Intern to Print Buyer: How do I get a job as a print buyer without previous experience?
Answered by Suzanne Morgan, founder, Print Buyers

I’m a senior student in Graphic Communications and will be graduating in December 2002. I’m interested in becoming a print buyer. I have completed three internships since I’ve been in school: one in production, another in training and development, and my last as an assistant CSR, but remain interested in print buying.

Since I’m graduating in December, I plan to begin looking for employment in mid-August. However, almost every print buying job I see requires experience ranging from a year to five years. I am not sure about how I can acquire an entry-level position as a print buyer and, therefore, am extremely grateful for any help you can offer.


I can appreciate your dilemma, T.B. I just talked with another student today who is also interested in becoming a print buyer and, like you, has interned several times. As you can see, she's in the same boat.

Keep in mind that the job market is probably at its worst right now for print buyers (and most other jobs, too). It's very likely that the job market will improve by the time you are ready for full employment.

Unfortunately, one of the hardships for novice buyers is that organizations are able to snatch up seasoned buyers they otherwise couldn’t afford. This is due to recent layoffs, which compel these seasoned people to accept a lower-than-normal salary.

In the meantime, here are a few things that you can do:

  1. Continue working as an intern, but if you are intent on becoming a print buyer, try only to select internships that can directly advance you in your chosen field. For instance, in your situation, I would suggest that you try to get another production/print buyer position -- as opposed to returning to a CSR internship.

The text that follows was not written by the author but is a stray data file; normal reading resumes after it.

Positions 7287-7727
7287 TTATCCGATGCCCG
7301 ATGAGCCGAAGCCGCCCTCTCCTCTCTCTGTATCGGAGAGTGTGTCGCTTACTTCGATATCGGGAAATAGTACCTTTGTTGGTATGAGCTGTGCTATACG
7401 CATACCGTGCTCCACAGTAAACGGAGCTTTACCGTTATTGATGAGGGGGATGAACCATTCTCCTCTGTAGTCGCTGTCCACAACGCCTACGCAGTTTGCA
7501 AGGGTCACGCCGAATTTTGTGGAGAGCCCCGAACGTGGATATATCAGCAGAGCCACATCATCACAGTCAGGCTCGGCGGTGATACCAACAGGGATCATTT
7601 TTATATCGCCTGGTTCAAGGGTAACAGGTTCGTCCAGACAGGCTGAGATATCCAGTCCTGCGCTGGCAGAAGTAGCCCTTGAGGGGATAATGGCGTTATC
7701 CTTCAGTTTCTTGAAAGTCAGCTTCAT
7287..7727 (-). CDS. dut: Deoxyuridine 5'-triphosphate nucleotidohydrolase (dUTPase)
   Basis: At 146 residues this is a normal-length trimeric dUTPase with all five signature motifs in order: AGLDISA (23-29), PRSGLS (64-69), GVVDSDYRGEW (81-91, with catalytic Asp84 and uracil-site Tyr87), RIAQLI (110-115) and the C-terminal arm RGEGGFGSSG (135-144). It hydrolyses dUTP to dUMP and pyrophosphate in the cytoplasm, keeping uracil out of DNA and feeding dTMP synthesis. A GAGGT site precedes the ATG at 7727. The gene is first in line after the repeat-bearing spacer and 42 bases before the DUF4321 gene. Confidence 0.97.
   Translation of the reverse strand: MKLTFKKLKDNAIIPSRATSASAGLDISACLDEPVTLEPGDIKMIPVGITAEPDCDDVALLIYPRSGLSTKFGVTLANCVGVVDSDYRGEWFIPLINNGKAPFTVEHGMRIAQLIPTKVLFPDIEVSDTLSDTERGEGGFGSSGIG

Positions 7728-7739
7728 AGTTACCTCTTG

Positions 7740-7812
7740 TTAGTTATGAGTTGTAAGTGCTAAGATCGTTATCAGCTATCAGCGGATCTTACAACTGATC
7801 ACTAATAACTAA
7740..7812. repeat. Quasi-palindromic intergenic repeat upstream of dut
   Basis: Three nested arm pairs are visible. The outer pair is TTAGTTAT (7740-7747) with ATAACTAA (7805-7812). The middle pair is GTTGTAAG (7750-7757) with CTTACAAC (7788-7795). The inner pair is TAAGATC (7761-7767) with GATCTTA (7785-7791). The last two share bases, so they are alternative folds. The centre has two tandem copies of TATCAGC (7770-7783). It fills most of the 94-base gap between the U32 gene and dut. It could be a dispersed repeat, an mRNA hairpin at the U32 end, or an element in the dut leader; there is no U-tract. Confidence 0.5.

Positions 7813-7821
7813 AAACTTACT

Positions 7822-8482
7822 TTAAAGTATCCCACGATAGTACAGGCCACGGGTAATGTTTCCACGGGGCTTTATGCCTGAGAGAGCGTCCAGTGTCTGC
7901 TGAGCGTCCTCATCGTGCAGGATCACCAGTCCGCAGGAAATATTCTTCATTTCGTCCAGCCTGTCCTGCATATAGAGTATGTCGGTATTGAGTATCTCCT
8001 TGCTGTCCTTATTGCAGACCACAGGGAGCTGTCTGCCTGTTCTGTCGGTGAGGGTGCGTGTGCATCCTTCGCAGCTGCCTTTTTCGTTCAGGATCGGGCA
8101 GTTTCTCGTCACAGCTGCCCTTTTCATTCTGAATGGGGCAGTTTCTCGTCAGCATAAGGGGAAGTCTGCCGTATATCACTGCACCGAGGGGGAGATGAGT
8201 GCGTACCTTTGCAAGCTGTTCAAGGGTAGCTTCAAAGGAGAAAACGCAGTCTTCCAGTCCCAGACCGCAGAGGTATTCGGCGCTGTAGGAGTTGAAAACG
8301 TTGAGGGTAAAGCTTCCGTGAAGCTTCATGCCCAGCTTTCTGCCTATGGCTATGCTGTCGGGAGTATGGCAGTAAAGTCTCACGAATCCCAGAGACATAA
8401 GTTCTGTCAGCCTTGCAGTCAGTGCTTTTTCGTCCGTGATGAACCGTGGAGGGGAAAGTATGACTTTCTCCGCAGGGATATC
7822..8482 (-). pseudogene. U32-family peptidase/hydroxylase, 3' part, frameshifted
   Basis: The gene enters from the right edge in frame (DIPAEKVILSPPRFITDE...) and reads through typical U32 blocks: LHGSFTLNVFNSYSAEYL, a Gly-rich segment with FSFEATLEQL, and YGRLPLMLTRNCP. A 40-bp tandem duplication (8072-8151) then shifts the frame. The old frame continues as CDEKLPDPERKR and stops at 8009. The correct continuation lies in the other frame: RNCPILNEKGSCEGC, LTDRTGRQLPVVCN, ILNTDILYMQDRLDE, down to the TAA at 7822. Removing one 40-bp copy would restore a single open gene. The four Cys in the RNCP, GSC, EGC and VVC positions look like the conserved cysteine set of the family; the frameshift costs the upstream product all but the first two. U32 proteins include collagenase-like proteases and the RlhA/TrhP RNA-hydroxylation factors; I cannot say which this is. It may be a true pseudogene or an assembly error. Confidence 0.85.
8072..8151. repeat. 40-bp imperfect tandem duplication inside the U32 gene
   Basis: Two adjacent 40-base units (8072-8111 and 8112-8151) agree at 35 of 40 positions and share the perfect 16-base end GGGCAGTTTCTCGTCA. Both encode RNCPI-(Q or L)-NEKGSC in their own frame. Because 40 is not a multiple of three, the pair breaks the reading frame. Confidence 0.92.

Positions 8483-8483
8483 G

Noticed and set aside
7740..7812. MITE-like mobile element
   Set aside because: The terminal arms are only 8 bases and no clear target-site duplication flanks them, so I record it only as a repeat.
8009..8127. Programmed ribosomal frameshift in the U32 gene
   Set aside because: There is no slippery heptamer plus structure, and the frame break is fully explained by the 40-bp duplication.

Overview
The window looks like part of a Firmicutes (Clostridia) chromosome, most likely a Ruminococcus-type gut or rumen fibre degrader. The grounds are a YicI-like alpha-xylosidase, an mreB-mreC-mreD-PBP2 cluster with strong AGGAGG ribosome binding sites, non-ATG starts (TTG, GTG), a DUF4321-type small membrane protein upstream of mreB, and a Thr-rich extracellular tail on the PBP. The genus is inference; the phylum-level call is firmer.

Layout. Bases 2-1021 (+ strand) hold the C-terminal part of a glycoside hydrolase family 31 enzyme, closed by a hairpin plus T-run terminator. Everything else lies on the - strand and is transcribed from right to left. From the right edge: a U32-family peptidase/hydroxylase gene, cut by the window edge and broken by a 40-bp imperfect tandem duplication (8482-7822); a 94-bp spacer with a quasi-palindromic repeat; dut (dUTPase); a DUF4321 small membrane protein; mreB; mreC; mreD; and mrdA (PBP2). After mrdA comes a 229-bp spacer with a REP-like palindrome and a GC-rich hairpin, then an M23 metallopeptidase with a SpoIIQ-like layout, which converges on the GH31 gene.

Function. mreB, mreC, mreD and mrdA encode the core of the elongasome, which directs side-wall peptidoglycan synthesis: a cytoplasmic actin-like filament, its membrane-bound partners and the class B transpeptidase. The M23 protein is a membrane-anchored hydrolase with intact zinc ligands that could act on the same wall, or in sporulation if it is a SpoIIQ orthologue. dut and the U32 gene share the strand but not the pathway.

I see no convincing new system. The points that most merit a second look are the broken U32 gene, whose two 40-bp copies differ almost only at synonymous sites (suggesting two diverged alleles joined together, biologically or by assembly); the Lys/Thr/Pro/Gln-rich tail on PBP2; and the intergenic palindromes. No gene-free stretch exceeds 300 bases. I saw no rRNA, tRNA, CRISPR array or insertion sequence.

2. When applying for a print buyer position, your resume may not be as strong as other candidates because of lack of experience. However, a carefully crafted cover letter could help you get that proverbial foot in the door. Be sure to emphasize in the cover letter your understanding of the "pains" that buying companies face, such as pressures to reduce costs and the shrinking turnaround times of print jobs. If you have any experience as an intern that speaks to those problems, list them succinctly.

    Also, show what you know about print buying -- if you are a member of Print Buyers and frequently study the content -- this goes a long way in demonstrating both your desire for print production and willingness to educate yourself. If you've attended print production clubs or print conferences, be sure to list this as well.

  3. Offer the company a "trial run" of your services; in other words, let them know that you will work for free for a week or even two to demonstrate your abilities to learn the job quickly. Or offer a more extended time -- one month to three months for a reduced fee (maybe at an internship rate), but be sure to have a firm agreement that you will receive an adequate salary increase once that time is up. I know several people that have had great success with this technique.

  4. Finally, do make use of PBO's job bank for free listings of jobs wanted or internships wanted. Here’s the link for more details:

Good luck in your search!
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